We got back on the Vespa and continued on through the marshy dark, following others with scooters, leaving many to walk the same roads behind us. The only explanation I got from Tom, which I apparently accepted was “We are invited.”
Eventually we arrived at an industrial building. We entered among the smaller group who rode with us through a back door. We walked up two flights of stairs past unwieldy machinery that confirmed my suspicion that the building was a factory. Up on the 3rd floor there was a subsection built off with walls and a ceiling, like a little loft in a huge open warehouse, a hive in a tree. One of the young men, about as tall as I am, turned to me as he opened the door and said in English, “Home.”
Burners were warmed up, chairs were unfolded, gifts were procured, stories were told. The walkers arrived and left their muddy shoes at the door. In a stilted, broken progression between what Tom already knew and the stories our hosts now told us, I came to understand certain things.
The group of 20 or more that lived/worked in this factory all had families at home in the Philippines. Many were highly certified and educated, but could not make a decent living in their home country. They left their families there and came to Taiwan to work and live in the factories to send money home. Some were the fathers, some the mothers, but all had people that they loved and supported 700 miles away. They lived on cots and electric burners here, fueled by 10 hour factory work days and envelopes home filled with more money than they could make if they lived with the beloveds they made this sacrafice for. A few talked about how they came to the decision on who would leave to work here, mom or dad.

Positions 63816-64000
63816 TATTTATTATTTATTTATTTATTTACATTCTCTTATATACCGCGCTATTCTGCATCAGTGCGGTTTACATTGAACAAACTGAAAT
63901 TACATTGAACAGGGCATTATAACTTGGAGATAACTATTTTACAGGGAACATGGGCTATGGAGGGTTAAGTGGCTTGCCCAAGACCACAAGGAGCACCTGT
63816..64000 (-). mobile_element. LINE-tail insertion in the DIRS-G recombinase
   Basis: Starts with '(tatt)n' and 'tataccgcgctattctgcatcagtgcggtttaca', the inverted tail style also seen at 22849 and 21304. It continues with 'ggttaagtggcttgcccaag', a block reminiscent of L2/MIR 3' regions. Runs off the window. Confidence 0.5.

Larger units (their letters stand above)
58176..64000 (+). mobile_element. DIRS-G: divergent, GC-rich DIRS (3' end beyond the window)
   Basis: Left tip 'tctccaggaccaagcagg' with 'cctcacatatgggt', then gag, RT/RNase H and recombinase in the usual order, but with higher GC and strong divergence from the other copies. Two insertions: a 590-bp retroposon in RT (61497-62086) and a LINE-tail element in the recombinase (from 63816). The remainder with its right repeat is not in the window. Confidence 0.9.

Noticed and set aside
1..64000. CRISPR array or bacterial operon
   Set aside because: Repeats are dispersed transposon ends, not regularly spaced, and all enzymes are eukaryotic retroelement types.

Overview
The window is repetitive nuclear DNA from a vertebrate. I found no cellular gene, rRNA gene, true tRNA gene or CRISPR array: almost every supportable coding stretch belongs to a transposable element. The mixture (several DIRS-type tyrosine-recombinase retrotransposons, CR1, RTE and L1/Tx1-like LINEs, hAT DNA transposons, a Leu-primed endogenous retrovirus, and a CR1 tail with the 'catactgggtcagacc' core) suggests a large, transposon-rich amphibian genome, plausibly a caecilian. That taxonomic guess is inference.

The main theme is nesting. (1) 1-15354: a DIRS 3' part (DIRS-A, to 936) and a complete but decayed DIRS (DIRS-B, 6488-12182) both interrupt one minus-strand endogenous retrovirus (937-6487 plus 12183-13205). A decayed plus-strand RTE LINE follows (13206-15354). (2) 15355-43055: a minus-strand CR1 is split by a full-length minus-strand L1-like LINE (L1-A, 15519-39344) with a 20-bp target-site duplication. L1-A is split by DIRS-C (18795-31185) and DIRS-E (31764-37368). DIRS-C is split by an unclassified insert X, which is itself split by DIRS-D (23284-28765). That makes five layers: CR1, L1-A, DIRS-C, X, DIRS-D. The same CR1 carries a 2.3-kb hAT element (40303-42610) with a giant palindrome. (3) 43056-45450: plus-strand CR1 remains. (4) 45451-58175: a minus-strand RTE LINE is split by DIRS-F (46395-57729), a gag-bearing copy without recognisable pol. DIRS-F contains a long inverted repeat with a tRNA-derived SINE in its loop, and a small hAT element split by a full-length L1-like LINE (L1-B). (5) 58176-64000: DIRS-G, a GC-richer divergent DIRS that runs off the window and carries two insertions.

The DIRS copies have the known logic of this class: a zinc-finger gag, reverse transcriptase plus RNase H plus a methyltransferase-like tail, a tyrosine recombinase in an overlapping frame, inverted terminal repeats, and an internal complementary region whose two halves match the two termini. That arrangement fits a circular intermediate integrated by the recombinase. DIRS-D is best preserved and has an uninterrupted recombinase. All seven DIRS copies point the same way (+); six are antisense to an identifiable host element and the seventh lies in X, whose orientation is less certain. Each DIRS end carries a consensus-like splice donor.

And yet they smiled and celebrated and welcomed us. The honor of guests was palpable as guitars were unveiled, music played, gifts appeared, food offered. I sat on the edge of a cot as a woman so proudly showed me the photos of her small children on the wall behind us, told me in her best English that she have enough go home 1 year and go back be pediatrician and mom.
The message came across strongly that they believed they had something in common with Tom and I as English teachers from America on a visa, away from our homes. But the truth was that I got paid 3 times as much as they did for half as many hours and I did not have a family to support. I lived in my own room in the nice house of a Taiwanese family. I was young and foolish and was there by choice, not obligation. They knew this. I knew this.
But they didn’t put it between us, they chose to connect based on the few things we did share. I’ve never been given a gift as generous, as meaningful, as useful.
We stayed late. We drank whisky. I laughed out of contagion, for the gratefulness and celebration in that factory/makeshift home was not less than, not equal to, but greater than what I understood Christmas Eve to mean.
I don’t know what happened to Tom. I know he was a friend for as long as I was there. I still have some cassette tapes he made for me. My kids will never meet him or my gracious hosts from Christmas Eve in 1991. But a crucial part of who I am as a parent, who I am as a hopeful parent who was, at one time, certain she would not be game for this disability parenting ride, comes from that swampy factory Christmas Eve.
Peace and joy to you, no matter your circumstances.